Readers may be interested to learn I’ve got a book out … hence (among other reasons) the silence on this blog lately. The Legend of Vortigern is published in the Ancient Legends Retold series by the History Press, and is due out on 8th April. It’s the story of a relatively little-known figure in the Arthurian cycle, perhaps best thought of as a disreputable associate of King Arthur’s unimpressive uncle.

The evidence for a real Vortigern is somewhat better than the evidence for an Arthur – not that that’s saying much. Like Arthur, Vortigern is a British ruler, featuring in legends relating to the mysterious fifth century. His life is defined by generational wars among his own people, the Celtic British, and against the encroaching English. He came to bulk quite large in the Matter of Britain, the medieval legend-cycle which numbers Lear, Cymbeline and Arthur among its dozens of kings. But if Arthur embodies a sense that Britain was hardy enough to flourish even in adversity, Vortigern’s voice is an older, more anguished one, closer to the raw shock of Britain’s seeming abandoment to her enemies, by the ebbing power of Rome. If his age really was a Dark Age, then, unlike Arthur, Vortigern speaks to us bluntly, from the heart of its darkness. Small wonder if he has been ignored; and if not ignored, then usually blamed. Obscure as he remains, Vortigern has never gone away. People may not know his story nowadays, but they have often heard his name. He maintains a presence in Welsh tradition, giving his name to ruins and landscape features (Nant Gwrtheyrn), besides a whole medieval district (Guorthigirniaun) in Powys, of whose royal house he is reckoned an ancestor.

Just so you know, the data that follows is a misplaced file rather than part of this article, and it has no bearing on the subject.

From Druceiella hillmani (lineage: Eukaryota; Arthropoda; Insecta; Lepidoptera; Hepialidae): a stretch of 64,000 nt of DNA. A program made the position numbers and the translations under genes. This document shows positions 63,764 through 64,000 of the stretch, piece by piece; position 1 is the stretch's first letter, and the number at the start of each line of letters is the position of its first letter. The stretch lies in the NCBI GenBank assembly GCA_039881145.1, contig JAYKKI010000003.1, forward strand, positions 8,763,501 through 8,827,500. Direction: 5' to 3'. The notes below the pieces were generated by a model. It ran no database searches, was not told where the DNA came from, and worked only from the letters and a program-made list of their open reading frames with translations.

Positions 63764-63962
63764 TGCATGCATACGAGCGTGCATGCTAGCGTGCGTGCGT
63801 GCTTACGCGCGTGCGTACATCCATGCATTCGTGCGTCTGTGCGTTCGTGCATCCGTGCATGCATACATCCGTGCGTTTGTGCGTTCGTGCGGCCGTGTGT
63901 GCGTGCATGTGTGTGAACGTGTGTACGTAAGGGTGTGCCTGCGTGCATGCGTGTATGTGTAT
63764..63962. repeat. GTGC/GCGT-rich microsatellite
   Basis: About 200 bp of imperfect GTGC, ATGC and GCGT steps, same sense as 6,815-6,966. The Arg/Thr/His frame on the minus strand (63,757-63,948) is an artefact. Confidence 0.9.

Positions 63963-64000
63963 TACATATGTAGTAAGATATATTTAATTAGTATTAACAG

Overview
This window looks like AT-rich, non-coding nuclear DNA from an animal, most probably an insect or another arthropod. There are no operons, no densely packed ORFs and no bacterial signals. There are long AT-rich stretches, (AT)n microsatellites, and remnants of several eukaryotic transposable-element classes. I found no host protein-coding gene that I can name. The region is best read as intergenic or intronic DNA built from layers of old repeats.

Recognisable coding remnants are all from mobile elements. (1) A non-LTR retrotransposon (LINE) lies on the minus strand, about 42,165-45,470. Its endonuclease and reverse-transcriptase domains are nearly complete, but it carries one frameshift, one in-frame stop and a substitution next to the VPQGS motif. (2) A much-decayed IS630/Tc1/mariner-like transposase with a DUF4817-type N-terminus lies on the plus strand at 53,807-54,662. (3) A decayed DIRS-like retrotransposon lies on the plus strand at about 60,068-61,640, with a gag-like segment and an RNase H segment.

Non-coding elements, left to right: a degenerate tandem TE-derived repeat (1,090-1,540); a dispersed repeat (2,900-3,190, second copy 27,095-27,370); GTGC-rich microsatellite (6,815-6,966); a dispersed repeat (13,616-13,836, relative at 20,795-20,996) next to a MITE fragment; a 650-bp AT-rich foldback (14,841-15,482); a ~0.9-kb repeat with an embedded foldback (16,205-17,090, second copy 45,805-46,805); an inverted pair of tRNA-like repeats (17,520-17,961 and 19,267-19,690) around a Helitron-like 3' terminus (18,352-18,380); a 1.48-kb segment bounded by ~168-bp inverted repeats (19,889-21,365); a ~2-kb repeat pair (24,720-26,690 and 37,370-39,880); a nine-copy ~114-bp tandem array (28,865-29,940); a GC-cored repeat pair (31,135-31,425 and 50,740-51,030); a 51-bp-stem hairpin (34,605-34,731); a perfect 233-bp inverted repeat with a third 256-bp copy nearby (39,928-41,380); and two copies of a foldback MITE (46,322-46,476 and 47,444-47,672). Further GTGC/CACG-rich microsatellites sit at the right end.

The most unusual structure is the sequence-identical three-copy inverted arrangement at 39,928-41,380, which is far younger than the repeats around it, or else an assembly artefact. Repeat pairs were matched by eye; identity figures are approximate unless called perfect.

My account of Vortigern’s legend is based on the best-known medieval version: Geoffrey of Monmouth’s twelfth-century History of the Kings of Britain. In most respects Geoffrey was a very long way from the real fifth century. But re-reading his account, and returning to it repeatedly for guidance, leaves me convinced that Geoffrey was not a bad historian, as some have thought him, but a storyteller: or, at least, a diligent student of storytelling traditions which had harboured this tale since its inception, which Professor Ifor Williams places among the cyfarwyddiaid, the professional storytellers of medieval Wales.

You can find out more (and pre-order a copy) here.